The Spies of Warsaw

As soon as I started reading The Spies of Warsaw by Alan Furst, I needed to consult some maps to get my bearings. A bit of clicking about the Web led me to this fascinating site, courtesy of Wikipedia, which shows the evolution of boundaries in and around Poland for the last 400 years. I love the Internet!

Mysteries are my fallback when I’ve maxed out on serious stuff. But this wasn’t just any old mystery. This was mystery plus history of the best sort. Good story, well told, while uncovering some of the complexities of the era between WWI and WWII in Europe. No one really trusted anyone, and for good reason. Everyone watching, scheming, developing contingency plans. Officials ignoring information from people closest to events as they unfolded.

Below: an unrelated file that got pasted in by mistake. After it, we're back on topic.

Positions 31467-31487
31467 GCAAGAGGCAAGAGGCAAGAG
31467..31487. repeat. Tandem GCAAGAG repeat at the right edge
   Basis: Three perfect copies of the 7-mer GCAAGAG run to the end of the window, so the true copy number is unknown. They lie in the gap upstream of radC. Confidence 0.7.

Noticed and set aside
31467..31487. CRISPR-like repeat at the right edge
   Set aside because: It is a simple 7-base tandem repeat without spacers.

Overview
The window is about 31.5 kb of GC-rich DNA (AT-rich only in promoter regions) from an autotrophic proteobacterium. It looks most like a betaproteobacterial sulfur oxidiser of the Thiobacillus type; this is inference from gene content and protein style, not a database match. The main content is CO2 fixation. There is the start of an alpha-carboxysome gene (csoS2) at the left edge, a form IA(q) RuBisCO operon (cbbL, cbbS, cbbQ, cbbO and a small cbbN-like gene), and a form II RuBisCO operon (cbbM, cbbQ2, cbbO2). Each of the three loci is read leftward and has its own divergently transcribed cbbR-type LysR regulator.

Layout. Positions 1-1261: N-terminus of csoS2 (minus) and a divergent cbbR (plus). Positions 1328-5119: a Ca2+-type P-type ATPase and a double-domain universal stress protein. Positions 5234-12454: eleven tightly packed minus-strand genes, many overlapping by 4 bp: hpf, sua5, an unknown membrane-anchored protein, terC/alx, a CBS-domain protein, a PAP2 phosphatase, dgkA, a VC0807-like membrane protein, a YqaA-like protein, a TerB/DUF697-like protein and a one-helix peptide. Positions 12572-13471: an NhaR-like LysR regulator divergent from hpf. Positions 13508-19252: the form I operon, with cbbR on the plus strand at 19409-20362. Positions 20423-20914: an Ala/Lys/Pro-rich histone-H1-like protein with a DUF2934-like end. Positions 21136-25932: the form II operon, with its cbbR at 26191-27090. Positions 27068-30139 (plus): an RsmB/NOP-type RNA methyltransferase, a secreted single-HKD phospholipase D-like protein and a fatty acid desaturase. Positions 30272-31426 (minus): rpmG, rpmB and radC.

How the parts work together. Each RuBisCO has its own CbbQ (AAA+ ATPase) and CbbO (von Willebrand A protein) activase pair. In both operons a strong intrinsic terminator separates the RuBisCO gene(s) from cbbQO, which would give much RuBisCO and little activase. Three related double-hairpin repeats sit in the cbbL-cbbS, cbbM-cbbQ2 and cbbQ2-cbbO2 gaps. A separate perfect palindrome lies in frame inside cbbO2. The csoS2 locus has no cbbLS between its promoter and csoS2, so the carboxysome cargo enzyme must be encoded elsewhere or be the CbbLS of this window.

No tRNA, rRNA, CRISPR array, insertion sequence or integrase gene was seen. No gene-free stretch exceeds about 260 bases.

History as told by historians can be fascinating. But I’m happy to get some of my history from Alan Furst and others who mix it with interesting characters, good plot lines, and a feel for the locale.